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Saenuri Party leader stirs the pot in U. S.

Rep. Kim Moo-sung’s remarks to revive state history books prompts controversy

Ruling Saenuri Party chief Rep. Kim Moo-sung, appeared to be having a heyday in his stay in the U.S. over the past week, making comments that would have immediately caused backlash back home, but that nonetheless galvanized his conservative support base.

The height of such remarks was his announcement Saturday when he said his party would push for reinstating a system of all schools using government-published textbooks to address what they consider to be a “biased view” imposed by some private publishers’ progressive textbooks.

“I think that left-wing flanks have a wrong sense of history and they are trying to instill their biased view in the young people who will lead our country,” Kim said in a meeting with Koreans who reside in Los Angeles, U.S.

“We are trying to bring back a state-authorized textbook system to prevent this trend,” said Kim. 

Saenuri Party leader Rep. Kim Moo-sung reviews a speech he is set to give at Columbia University on a train for New York last Wednesday. (Yonhap)
Saenuri Party leader Rep. Kim Moo-sung reviews a speech he is set to give at Columbia University on a train for New York last Wednesday. (Yonhap)

His remark came amid his first visit to the U.S. since he became the leader of the Saenuri Party. 

During the eight-day visit, he has made similar moves that were deemed to consolidate his support base, mostly right-wing voters who value the Korea-U.S. alliance and conservative policies such as state-authorized history textbooks.

Not only did he point out that Korea’s alliance with the U.S. outweighs Korea-China relations, he also pulled out all stops to highlight the importance of the ruling conservative party holding on to power. He said he would even sacrifice “his life” for achieving the goal.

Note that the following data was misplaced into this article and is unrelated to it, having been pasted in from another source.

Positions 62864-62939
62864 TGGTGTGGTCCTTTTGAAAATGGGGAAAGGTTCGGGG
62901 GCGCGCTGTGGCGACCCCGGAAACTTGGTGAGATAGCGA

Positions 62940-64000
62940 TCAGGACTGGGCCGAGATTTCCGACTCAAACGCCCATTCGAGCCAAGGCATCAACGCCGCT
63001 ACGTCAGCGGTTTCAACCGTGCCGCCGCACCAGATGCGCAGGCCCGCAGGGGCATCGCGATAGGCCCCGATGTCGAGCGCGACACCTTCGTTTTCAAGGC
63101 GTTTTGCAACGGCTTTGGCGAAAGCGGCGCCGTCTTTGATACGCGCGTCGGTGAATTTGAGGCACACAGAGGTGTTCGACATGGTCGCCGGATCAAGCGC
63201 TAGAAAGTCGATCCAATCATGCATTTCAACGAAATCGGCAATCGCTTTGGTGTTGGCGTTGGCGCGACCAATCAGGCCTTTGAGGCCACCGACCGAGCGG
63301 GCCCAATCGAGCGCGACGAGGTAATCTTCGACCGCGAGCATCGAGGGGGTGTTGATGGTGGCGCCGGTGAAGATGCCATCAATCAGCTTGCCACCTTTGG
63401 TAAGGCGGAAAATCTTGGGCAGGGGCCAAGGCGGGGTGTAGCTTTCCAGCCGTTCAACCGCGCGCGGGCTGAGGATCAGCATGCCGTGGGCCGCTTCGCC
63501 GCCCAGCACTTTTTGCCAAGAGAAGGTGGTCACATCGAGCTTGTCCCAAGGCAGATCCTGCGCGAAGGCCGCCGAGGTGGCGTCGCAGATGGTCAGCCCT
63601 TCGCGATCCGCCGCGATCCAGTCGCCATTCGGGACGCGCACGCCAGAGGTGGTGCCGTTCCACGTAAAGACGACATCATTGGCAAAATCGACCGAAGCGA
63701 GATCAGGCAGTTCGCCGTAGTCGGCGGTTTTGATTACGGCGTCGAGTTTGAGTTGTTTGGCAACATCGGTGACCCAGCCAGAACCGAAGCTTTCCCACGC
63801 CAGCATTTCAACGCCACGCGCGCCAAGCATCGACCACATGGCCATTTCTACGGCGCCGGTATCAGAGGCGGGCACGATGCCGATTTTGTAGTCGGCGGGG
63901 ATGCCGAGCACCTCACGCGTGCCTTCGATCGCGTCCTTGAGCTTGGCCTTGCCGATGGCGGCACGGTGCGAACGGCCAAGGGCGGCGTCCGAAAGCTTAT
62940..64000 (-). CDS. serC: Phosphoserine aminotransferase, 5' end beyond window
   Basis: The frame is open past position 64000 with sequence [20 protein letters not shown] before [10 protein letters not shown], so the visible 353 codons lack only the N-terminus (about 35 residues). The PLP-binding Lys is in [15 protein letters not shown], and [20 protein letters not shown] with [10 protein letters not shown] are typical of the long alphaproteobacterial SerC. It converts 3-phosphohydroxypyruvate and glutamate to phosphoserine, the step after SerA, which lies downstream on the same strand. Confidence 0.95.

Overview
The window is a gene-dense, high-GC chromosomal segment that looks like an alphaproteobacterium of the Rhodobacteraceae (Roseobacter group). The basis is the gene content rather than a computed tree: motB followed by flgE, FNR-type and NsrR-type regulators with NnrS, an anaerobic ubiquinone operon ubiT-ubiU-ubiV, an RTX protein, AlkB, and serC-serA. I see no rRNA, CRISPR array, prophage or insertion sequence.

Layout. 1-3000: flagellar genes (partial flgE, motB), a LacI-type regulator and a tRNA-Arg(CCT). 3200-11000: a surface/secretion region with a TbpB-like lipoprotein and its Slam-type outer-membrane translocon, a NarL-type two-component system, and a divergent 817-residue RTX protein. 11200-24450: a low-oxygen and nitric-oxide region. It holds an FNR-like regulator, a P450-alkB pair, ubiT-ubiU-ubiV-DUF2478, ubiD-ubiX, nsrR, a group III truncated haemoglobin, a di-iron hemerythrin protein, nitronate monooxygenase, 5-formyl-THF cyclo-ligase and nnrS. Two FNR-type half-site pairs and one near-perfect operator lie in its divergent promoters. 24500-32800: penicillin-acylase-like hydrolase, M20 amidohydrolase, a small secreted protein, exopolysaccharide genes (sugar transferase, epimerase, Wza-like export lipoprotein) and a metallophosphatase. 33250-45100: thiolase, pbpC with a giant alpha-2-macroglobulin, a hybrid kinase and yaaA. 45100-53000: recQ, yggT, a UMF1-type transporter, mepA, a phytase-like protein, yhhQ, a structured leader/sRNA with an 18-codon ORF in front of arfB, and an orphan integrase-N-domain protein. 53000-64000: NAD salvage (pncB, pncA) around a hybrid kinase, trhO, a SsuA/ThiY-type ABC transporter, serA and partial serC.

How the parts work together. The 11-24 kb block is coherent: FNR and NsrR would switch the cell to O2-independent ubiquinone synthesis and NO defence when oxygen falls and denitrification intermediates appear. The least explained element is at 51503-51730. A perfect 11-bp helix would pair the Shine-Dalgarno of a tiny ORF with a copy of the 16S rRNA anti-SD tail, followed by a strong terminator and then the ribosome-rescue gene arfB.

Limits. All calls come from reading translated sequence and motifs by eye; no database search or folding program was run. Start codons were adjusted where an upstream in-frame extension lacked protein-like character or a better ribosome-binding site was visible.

Critics accused his move of being “outdated” and “inappropriate” as a leader of the ruling party.

Chu Chin-oh, history professor at Sangmyung University, compared his move to the rhetoric used by right-wing Japanese politicians in their attempts to whitewash history by revising its textbooks.

“A state-authorized textbook system clashes with democratic values,” Chu said.

“The reason we teach history is we want (our students) to reflect on what was wrong and learn from it. I think state textbooks could serve as a tool that only serves the values of one side,” Chu said.

Other critics, such as Yoon Pyung-joong, political philosophy professor at Hanshin University, said that Kim went “overboard” with his controversial remarks in the U.S. and his lopsided focus on conservative voters would backfire on him in the upcoming 2017 presidential election. Kim continues to enjoy a lead in the latest survey for likely candidates.

“(Some of Kim’s remarks) are clearly uncalled for,” said Yoon. “Kowtowing to the U.S. veterans and, most importantly, his comments about China are too much. I believe the second one is big mistake in particular, considering his off-the-cuff speech style,” Yoon said.

“Things will be quite different in the 2017 presidential election from the 2012 election where then-presidential candidate Park Geun-hye won. Back then, Park was considered to be an epitome of conservative values and faced arguably the weakest contender from liberal parties. But she won the presidency by a narrow margin,“ said Yoon. 

“Thus, moderate voters are going to be critical of Kim who doesn’t have the same political assets as Park. If Kim continues to seek conservative political gains by alienating himself from moderate voters, it would be a dangerous move,” said Yoon.

By Yeo Jun-suk (